Rating: 7.5/ A
Format: Vinyl (2 x 180g at 33 1/3 rpm)
- Lars Horntveth - Clarinet, Flute, Guitar, Piano, Clarinet (Bass), Keyboards, Programming, Sax (Baritone), Sax (Soprano), Sax (Tenor), Lap Steel Guitar
- Martin Horntveth - Percussion, Drums, Programming, Bells, Psaltery, Drum Machine, Temple - Blocks, Marxophone, Mandolin Harp
- Mathias Eick - Piano, Trumpet, French Horn, Keyboards, Bass (Upright)
- Line Horntveth - Flute, Percussion, Tuba, Glockenspiel, Vocals
- Erik Johannessen - Trombone, Marxophone
- Andreas Mjos - Guitar, Percussion, Glockenspiel, Marimba, Vibraphone
- Øystein Moen - Organ, Synthesizer, Percussion, Piano
- Even Ormestad - Bass, Percussion, Glockenspiel, Keyboards
- Stian Westerhus - Percussion, Guitar (Electric), Harp, Guitar (12 String), Effects, Guitar (Baritone)
- All music written by Lars Horntveth
- All music arranged by Jaga Jazzist and Jørgen Træen
- Produced by Jørgen Træen and Jaga Jazzist
- Recorded by Jørgen Træen in Cabin Recorders and Wallpaper, Oslo, December 2008
- Assistant Engineering by Even Ormestad
- Mixed by John McEntire in Soma Studios, April/May 2009
- Additional Mixing by Mike Hartung and Chris Sansom in Propeller Music Division, August 2009
- Mastered by Chris Sansom in Propeller Mastering, August 2009
- Design by Yokoland
- Photography By – Morten Spaberg
There's fusion and then there is Fusion. Although the former is usually found in the company of jazz and rock; the latter is very rarely encountered or accomplished in music. Norwegian multi-talented nonet Jaga Jazzist tends to fall in the second clan. Having just played the 'Festival International de Jazz de Montréal' last July, the band still on the heels of their fifth album One-Armed Bandit,are at the top of their game.
Inside there is a simple album-sized shiny insert sporting the 'slot' symbols on one side and numerous credits on black background on the flip side.
The LP's are housed in quality black paper sleeves with 'angled-cropped' corners, there is no protective liner so care must be taken not to scratch the surfaces during insertion. The labels feature the grapes, bell an orange symbols respectively on my copy while side D features 'KA-CHING' written in yellow on black The vinyl was flat, shiny and black with nice groove modulations for the eyes. The 'groove width spread' is approx. 3 1/4 inches for side A and 3 1/8 inches for side B and C. D has no music content; instead it is visually quite special with the words 'BLAM', 'CRASH!', 'KA-CHING' and FWEEEEEE' inscribe across the vinyl. At no more than 20 minutes of music per side and 33 1/3 rpm, it should not present any problem for bandwidth and a medium cutting level. That said, spreading the ten tracks on all four sides instead of three would have been a wiser choice in sonic terms of course.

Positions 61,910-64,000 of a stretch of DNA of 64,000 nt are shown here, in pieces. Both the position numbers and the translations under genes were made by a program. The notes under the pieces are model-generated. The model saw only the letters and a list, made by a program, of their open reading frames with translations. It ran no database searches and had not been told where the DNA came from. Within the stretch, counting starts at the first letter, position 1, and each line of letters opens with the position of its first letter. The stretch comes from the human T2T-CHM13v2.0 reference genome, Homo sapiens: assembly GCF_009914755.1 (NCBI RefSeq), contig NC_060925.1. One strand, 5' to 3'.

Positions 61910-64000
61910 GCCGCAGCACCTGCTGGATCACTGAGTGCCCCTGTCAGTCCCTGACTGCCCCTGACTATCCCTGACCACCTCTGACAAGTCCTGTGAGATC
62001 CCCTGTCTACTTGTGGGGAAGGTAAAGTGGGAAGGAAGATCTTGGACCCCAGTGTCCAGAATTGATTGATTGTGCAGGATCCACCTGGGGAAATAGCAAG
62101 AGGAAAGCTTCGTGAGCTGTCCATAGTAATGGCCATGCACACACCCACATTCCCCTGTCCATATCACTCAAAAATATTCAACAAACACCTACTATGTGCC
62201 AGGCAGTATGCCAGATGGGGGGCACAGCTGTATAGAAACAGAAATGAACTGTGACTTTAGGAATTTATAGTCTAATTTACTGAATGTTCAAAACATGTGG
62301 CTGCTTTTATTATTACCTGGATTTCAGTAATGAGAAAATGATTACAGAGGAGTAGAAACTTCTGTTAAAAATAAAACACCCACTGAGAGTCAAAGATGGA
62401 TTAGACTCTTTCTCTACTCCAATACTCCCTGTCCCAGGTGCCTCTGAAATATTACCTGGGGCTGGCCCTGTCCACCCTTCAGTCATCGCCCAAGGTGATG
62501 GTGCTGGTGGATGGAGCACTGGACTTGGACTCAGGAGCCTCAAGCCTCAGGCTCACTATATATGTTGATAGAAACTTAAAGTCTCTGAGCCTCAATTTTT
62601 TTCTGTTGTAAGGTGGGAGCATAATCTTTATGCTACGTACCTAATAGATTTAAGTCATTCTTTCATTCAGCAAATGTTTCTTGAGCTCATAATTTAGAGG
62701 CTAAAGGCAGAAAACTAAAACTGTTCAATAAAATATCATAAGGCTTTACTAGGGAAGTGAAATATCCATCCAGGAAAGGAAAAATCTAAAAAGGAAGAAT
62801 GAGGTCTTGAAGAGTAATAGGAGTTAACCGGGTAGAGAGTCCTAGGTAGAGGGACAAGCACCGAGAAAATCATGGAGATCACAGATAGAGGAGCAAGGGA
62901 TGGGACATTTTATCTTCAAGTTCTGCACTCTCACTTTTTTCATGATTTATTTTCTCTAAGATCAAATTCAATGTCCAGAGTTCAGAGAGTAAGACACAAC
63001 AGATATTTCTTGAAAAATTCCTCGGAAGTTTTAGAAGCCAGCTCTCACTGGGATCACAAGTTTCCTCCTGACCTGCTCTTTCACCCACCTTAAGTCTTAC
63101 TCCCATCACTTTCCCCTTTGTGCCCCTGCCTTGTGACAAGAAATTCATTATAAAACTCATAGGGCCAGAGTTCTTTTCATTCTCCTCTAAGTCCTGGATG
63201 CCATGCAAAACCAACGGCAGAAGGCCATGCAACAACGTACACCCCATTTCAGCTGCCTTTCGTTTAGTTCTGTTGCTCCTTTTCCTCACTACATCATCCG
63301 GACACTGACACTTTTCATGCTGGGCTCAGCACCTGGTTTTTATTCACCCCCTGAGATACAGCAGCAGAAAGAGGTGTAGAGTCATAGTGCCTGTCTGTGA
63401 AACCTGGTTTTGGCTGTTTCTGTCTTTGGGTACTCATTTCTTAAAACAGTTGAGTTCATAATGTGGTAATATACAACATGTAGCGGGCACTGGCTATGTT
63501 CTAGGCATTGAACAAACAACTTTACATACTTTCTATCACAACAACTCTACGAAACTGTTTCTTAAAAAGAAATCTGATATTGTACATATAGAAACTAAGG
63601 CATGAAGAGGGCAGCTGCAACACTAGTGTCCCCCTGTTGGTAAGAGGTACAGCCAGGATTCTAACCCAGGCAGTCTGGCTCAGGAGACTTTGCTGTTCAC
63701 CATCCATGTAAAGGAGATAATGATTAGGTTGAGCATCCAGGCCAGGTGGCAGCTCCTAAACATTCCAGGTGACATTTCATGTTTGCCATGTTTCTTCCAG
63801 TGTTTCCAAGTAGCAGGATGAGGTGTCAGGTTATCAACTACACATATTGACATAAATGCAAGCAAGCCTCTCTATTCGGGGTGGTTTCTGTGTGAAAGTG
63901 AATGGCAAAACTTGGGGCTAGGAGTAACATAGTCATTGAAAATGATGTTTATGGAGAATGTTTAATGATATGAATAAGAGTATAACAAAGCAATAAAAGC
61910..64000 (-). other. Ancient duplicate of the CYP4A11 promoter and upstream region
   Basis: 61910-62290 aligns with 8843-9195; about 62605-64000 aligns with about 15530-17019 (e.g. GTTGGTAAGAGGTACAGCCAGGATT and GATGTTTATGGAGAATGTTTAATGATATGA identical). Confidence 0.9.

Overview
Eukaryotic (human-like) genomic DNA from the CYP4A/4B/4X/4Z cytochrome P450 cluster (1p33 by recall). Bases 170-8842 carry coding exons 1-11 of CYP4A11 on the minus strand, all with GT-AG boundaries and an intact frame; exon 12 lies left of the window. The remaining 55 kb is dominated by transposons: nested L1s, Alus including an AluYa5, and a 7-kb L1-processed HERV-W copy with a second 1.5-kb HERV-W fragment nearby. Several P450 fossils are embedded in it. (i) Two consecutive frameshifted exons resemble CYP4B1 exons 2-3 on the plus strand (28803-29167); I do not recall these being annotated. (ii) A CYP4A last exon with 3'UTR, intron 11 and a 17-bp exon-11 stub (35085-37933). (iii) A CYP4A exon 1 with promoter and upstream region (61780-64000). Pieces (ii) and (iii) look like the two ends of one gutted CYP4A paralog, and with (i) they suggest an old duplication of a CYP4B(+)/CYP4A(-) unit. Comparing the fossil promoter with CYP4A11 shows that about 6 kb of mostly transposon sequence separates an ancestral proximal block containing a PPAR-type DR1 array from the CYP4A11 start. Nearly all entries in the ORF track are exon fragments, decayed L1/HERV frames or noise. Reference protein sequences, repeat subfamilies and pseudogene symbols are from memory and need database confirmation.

Flipping to side B, there is a tiny pressing circular spot on track one. Also it seems cut just a bit lower. "Toccata" opens with an intro worthy of Steve Reich's groundbreaking pieces Drumming / Music for Mallet Instruments ...(Deutsche Grammophon) from 1974 and Music for 18 Musicians (ECM) from 1978. And like the Master of Minimalism himself, Jaga Jazzist juxtaposes organ with piano with marinba in a 6/4 meter heading towards another Bond-esque theme, this time recalling moments from John Barry's 1967 soundtrack of You Only Live Twice (United Artist). In a nutshell, think Philip Glass' 1983 The Photographer (CBS) meets brassy big band meets John Barry meets Reich - blended in one superb hook. The sound keeps getting better, cleaner and breathier. Best track up to now.
Lastly, a comparison between the CD and LP versions revealed the former to gain a bit in the lower registers regarding weight while the latter easily came out on top in the treble airiness, with lesser compression and congestion in the oftentimes dense mix. The supplementary track combined with the excellent pressing quality and vastly superior artistic design make the vinyl LP the natural choice.